BEIJING (Reuters) - Beijing organizers on Monday denied a report that 10 workers had died during the construction of the showpiece stadium for the 2008 Olympics, which start in 200 days.
A British newspaper reported on Sunday that China had covered up the accidental deaths of at least 10 workers since construction of the $400-million National Stadium, nicknamed the Bird’s Nest, began in 2003.
“The report by the Sunday Times that 10 people have died in the construction of the National Stadium is not true,” said Sun Weide, spokesman for the Beijing Organizing Committee for the Olympic Games (BOCOG).
Sun referred questions as to whether there had been any fatalities on the site of the National Stadium to the 2008 Construction Office. No one at that office was available for comment.
“At the moment construction has been going well and according to plan,” Sun added. “The Beijing municipality and BOCOG attach great importance to safety in the construction of the venues.”
The 91,000-seater stadium is the only one of the 36 Olympic venues in China not completed by the end of last year and is scheduled for completion by the end of March.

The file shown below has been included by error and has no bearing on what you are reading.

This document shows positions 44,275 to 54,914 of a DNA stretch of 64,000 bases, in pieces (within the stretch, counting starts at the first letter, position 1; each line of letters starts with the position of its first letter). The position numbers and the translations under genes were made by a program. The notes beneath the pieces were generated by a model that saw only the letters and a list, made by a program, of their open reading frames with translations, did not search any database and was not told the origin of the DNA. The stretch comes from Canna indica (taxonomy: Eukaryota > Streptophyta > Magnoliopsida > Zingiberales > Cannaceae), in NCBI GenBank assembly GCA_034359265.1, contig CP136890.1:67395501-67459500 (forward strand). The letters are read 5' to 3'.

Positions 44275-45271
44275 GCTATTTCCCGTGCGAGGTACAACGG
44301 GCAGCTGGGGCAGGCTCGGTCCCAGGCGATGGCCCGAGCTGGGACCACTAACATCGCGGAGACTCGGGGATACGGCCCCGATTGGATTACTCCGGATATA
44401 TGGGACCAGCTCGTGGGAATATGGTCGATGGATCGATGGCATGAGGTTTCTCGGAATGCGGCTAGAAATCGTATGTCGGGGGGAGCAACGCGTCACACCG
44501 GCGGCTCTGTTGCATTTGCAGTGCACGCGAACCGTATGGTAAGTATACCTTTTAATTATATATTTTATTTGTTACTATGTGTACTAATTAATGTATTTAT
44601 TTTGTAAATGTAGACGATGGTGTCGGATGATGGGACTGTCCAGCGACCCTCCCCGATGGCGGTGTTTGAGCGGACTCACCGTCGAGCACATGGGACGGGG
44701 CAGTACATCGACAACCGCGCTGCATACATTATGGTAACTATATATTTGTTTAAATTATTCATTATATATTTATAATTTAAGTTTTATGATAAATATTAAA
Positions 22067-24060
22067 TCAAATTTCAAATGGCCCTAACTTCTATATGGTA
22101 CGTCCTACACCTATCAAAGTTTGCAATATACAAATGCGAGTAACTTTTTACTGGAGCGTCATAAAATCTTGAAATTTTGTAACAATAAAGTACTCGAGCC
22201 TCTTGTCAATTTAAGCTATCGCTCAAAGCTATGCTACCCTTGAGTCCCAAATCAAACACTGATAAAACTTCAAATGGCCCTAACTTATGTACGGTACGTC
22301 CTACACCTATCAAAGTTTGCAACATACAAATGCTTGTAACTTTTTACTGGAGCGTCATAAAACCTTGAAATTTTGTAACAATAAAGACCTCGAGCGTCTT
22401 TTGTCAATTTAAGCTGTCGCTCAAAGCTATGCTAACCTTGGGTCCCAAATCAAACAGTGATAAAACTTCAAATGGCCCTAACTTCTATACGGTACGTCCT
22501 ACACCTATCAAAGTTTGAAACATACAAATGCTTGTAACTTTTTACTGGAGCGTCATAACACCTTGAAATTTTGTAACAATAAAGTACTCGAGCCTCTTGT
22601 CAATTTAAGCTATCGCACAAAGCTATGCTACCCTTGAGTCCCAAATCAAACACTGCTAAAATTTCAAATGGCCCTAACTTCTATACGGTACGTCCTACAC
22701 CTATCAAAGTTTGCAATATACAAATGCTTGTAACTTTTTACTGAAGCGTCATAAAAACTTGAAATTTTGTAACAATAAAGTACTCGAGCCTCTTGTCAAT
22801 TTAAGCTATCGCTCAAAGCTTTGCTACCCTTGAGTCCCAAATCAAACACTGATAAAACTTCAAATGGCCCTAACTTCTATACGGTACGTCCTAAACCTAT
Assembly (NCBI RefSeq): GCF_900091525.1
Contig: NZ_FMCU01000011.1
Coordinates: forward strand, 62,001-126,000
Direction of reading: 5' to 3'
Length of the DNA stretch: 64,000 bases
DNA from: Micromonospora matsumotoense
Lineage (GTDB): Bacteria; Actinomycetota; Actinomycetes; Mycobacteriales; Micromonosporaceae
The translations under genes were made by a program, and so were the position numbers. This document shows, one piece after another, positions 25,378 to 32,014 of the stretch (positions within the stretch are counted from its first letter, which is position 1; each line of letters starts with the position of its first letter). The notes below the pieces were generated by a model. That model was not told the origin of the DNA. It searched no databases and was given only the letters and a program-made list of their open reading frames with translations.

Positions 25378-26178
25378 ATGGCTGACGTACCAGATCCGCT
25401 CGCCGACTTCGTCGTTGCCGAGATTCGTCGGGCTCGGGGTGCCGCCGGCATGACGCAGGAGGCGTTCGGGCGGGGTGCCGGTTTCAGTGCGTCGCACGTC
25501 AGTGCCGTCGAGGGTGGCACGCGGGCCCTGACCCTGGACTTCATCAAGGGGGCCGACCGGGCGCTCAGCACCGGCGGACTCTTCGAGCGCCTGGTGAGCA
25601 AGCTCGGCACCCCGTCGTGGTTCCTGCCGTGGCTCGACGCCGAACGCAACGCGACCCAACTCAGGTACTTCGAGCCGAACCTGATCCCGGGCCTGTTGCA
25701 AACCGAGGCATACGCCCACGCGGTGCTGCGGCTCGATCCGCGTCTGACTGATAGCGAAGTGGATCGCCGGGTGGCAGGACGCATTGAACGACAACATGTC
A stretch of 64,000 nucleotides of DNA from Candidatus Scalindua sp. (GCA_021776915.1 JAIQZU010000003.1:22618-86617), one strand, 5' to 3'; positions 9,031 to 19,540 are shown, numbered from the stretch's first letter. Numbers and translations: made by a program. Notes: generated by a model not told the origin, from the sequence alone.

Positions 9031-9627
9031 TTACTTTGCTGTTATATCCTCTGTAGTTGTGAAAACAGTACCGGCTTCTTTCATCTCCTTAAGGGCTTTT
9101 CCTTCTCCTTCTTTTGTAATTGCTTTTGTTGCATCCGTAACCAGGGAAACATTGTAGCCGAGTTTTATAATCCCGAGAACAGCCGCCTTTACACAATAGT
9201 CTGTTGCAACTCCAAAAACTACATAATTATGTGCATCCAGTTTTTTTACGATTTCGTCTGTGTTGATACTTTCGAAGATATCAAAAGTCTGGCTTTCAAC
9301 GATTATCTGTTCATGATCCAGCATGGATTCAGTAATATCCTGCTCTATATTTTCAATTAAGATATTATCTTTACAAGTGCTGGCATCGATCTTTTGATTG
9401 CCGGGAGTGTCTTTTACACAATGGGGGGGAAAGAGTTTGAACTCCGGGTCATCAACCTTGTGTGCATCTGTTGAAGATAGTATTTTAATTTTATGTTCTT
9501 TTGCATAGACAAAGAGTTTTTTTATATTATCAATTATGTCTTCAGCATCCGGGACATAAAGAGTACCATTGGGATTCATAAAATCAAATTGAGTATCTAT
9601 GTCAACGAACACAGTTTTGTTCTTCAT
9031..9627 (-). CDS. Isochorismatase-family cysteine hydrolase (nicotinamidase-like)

It will host the opening and closing ceremonies as well as athletics and soccer at the August 8-24 Games.
Sunday’s report said the “conservative estimate” of 10 deaths “was reached by comparing numerous accounts of witnesses who worked at the site in different periods”.
The stadium earned its nickname because of the interwoven steel trusses that encase the concrete bowl of the arena. The design means many of the construction crew often have to work at great heights.
The building of a big stadium without any fatalities is unusual and at least one worker has died during the construction of the main arenas at the last three Summer Games.
“We have taken into account safety, quality, timeline, function and cost in the project,” he said. “We have taken resolute measures to ensure the quality of the project.”
Some 17,000 workers, mainly migrants from poorer provinces outside the Chinese capital, were working on Olympic projects at the height of construction.
Editing by Jeremy Laurence
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